After the war ended in 1945, she returned to Los Angeles and became a reporter and columnist for the Los Angeles Tribune, an African American weekly. Her experiences there deepened her awareness of racism to a point of nearly unbearable anguish. She wrote a story about the intimidation of a black family named Short by white neighbors in segregated Fontana. She attempted to hew to journalistic standards of impartiality, cautiously describing the threats against the family as “alleged” or “claims.”
After her story ran, the Shorts were killed in an apparent arson fire. Yamamoto castigated herself for failing to convey the urgency of their situation.
“I should have been an evangelist at Seventh and Broadway, shouting out the name of the Short family and their predicament in Fontana,” she wrote decades later in a 1985 essay called “A Fire in Fontana.” Instead, she pronounced her effort to communicate as pathetic as “the bit of saliva which occasionally trickled” from the corner of a feeble man’s mouth.
She left the newspaper and rode trains and buses across the country. “Something was unsettling my innards,” she wrote of her dawning multiethnic consciousness. “I continued to look like the Nisei I was, with my height remaining at slightly over four feet ten, my hair straight, my vision myopic. Yet I know that this event transpired within me; sometimes I see it as my inward self being burnt black in a certain fire.”
She drew from this well in the burst of writing that followed. Her breakthrough came with the 1948 publication in Partisan Review of “The High-Heeled Shoes, a Memoir,” a shockingly contemporary story about sexual harassment. She weaved intercultural conflicts and bonds into “Seventeen Syllables” (1949), in which a nisei girl’s blooming romance with a Mexican American classmate offers an achingly innocent counterpoint to her issei mother’s arranged marriage. “Wilshire Bus” (1950) explores a Japanese American woman’s silence during a white man’s racist harangue against a Chinese couple on the bus they are riding.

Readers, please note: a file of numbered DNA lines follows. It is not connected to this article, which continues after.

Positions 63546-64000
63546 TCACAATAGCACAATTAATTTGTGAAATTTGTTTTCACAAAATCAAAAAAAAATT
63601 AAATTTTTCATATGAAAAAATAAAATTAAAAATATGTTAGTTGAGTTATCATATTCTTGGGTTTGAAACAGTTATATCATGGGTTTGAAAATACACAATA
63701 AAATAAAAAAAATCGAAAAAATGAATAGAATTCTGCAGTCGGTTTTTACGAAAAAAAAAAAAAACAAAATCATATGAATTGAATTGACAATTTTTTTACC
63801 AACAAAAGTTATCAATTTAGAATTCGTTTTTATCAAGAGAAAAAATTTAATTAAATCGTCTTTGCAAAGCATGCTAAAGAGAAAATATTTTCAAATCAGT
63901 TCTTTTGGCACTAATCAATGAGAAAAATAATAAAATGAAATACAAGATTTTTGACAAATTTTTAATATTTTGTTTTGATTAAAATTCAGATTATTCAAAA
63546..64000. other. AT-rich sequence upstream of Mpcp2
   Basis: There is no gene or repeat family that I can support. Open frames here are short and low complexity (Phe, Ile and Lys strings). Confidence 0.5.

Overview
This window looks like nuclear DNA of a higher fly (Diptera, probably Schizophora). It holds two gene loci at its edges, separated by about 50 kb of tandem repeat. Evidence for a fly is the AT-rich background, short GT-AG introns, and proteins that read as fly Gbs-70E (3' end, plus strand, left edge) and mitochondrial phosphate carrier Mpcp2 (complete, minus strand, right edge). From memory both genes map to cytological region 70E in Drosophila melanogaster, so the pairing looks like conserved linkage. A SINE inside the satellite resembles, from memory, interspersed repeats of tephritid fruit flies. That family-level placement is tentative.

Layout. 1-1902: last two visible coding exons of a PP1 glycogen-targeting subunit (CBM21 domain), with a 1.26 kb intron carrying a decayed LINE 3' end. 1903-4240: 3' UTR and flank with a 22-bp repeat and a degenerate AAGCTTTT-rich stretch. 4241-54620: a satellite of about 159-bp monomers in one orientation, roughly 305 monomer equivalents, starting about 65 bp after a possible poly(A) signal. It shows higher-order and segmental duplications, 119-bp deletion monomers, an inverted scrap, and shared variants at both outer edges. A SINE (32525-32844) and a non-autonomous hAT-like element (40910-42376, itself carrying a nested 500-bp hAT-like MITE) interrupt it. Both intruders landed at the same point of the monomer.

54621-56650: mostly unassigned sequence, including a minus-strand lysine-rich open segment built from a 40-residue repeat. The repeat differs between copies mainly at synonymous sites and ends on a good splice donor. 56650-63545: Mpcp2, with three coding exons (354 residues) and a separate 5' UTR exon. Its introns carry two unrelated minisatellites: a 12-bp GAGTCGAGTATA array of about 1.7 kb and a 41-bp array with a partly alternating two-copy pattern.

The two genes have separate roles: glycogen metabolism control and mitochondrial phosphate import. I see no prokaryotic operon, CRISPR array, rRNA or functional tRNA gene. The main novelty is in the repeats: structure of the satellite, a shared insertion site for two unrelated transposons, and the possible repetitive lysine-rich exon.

Fifteen of her stories and essays were collected in “Seventeen Syllables and Other Stories” (1988), which an Amerasia Journal reviewer hailed as “a literary time capsule — an intimate slice of Japanese American history.” Two of her stories — “Seventeen Syllables” and “Yoneko’s Earthquake” — formed the basis of an hourlong drama called “Hot Summer Winds” for the PBS series “American Playhouse” in 1991.
With an adopted son, Yamamoto moved to New York in the early 1950s to be a volunteer in the Catholic Worker Movement. In 1955 she married Anthony DeSoto and returned to Los Angeles, where they raised four more children.
DeSoto died in 2003. In addition to Knight, of Los Angeles, Yamamoto is survived by children Paul of Simi Valley, Yuki of Los Angeles, Rocky of Sylmar and Gilbert of Arcadia; seven grandchildren and two brothers.
Funeral services will be held at 11 a.m. Wednesday at Fukui Mortuary Chapel, 707 E. Temple St., Los Angeles, with burial at Forest Lawn Hollywood Hills.
Yamamoto often described herself as a housewife, not a writer. Not surprisingly, her output was greatly diminished during the years consumed by childrearing, but picked up again after her children were grown.
“I write when something sticks in my craw,” she told A. Magazine in 1994. “Writing is a compulsion — or an itch.”